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Archivate completes pop-up installation in Kensington

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Archivate – a collective of architectural designers, musicians and film-makers – has completed this pop-up installation in the grade II-listed Kensington Central Library

The emerging architectural collective constructed the 4m-tall pavilion from what they described as ‘yesterday’s news’ - paper donated by The Guardian.

Visitors to the pop-up installation can interact with the project ‘creating an archive of thoughts, stories and ideas’. They are encouraged to answer questions and their answers are recorded and played back through headphones attached to the exterior of the structure.

In a statement, Archivate said: ‘We hope that Contemplating Community will create an open platform where thoughts
can be considered and shared, with the potential to spark a collective dialogue. This project seeks to provide a public space to enable the community to encounter itself.’

The pavilion will be in place at Kensington Central Library in West London as part of the InTRANSIT Festival until the 27 July.

Previous story (AJ 17.07.14)

Archivate reveals plans for pop-up installation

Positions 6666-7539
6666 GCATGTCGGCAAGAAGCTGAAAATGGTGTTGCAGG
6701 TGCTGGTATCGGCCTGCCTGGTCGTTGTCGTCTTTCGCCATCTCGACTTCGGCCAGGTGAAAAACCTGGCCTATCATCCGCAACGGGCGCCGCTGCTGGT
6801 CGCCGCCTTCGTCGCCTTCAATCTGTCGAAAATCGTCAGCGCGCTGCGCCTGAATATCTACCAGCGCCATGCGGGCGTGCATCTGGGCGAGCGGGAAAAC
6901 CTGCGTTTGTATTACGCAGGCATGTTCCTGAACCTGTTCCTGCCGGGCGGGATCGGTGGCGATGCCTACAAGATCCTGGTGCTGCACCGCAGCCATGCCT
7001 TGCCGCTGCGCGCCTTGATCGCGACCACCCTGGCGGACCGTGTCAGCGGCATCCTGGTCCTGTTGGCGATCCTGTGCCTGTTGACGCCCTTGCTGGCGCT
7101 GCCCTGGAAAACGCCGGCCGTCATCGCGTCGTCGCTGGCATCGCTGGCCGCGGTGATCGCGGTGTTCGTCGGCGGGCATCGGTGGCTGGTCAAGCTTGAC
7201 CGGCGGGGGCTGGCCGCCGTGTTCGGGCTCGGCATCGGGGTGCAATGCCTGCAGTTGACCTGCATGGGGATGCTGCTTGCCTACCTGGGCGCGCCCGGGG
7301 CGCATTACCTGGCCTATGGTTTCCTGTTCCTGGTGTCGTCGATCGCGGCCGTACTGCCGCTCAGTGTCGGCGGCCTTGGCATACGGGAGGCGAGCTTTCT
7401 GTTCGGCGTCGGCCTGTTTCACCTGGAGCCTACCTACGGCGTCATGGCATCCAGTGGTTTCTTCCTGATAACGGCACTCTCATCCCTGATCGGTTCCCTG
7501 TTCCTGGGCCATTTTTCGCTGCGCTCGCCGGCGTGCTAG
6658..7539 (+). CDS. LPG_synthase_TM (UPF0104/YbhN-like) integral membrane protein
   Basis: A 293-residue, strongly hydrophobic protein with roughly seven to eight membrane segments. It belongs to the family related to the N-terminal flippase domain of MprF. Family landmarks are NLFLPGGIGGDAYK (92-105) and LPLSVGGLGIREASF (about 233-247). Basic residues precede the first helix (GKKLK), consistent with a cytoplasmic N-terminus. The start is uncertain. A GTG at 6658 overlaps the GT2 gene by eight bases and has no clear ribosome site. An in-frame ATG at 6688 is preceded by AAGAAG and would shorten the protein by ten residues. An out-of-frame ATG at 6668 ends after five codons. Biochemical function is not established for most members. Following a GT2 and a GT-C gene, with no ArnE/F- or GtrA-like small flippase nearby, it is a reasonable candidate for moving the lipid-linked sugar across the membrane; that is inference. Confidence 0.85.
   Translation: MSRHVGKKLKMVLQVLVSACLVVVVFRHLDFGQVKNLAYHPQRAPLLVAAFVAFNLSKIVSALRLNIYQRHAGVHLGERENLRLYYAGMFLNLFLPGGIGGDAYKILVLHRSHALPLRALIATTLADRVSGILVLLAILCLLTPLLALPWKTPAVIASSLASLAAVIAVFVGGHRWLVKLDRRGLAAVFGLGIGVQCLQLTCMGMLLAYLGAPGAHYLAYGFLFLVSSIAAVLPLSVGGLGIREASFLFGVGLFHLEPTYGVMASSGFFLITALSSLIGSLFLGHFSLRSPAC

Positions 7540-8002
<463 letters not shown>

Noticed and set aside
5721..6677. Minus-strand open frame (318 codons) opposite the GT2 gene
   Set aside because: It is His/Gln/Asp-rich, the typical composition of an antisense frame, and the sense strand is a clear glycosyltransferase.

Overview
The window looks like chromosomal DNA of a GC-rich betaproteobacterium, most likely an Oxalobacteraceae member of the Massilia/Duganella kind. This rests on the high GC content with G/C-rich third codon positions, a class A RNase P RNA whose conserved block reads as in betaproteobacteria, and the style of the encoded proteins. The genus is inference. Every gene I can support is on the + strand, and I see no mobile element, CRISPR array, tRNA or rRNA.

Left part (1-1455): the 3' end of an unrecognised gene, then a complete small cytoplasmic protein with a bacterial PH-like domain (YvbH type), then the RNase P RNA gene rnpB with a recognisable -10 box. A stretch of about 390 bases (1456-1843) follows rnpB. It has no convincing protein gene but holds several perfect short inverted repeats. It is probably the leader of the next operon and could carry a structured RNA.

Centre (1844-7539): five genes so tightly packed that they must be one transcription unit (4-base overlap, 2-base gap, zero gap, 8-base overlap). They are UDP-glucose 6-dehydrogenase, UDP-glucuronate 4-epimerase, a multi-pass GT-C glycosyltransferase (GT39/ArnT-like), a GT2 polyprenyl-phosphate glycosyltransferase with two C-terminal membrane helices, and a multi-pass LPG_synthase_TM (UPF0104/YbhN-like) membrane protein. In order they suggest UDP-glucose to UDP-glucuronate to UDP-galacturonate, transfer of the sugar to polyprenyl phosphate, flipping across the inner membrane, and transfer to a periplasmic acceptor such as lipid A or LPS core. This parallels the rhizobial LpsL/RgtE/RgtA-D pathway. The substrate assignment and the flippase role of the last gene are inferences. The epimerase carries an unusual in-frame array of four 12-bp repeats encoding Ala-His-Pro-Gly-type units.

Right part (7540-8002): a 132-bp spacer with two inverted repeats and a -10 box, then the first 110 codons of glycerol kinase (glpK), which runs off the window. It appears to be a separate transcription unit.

Archivate – a collective of architectural designers, musicians and film-makers – has revealed plans for a pop-up installation in west London made from recycled newspapers

Constructed from ‘yesterday’s news’ the 4m-tall pavilion is made out of plywood and paper donated by The Guardian.

The pavilion will be installed in the grade II-listed Kensington Central Library and will encourage visitors to interact with the project creating an archive of thoughts stories and ideas.

The installation will be in place throughout the Royal Borough of Kensington and Chelsea’s InTRANSIT festival (18-27 July).

Archivate

The architect’s view

Built out of fabric, wood, and recycled newspaper donated by the Guardian, the installation defines two distinct spaces - internal and external - connected through sound recordings.

In the tradition of Mass Observation and the work of Humphrey Jennings, Charles Madge and BBC Radio 4’s ‘The Listening Project’, the installation collects the voices of a community and immediately offers them back, allowing for contemplation. On entering the space constructed out of yesterday’s news, visitors are encouraged to speak unprompted, or respond to a question. Their speech is recorded and processed by open source software to mix and meld with the other recorded contributions.

Headphones placed on the outside of the structure play back the composition to the community. Sound designers for the installation have created a program that enables listeners to hear a number of contributions concurrently, yet allowing one clear voice to take precedence at a time.

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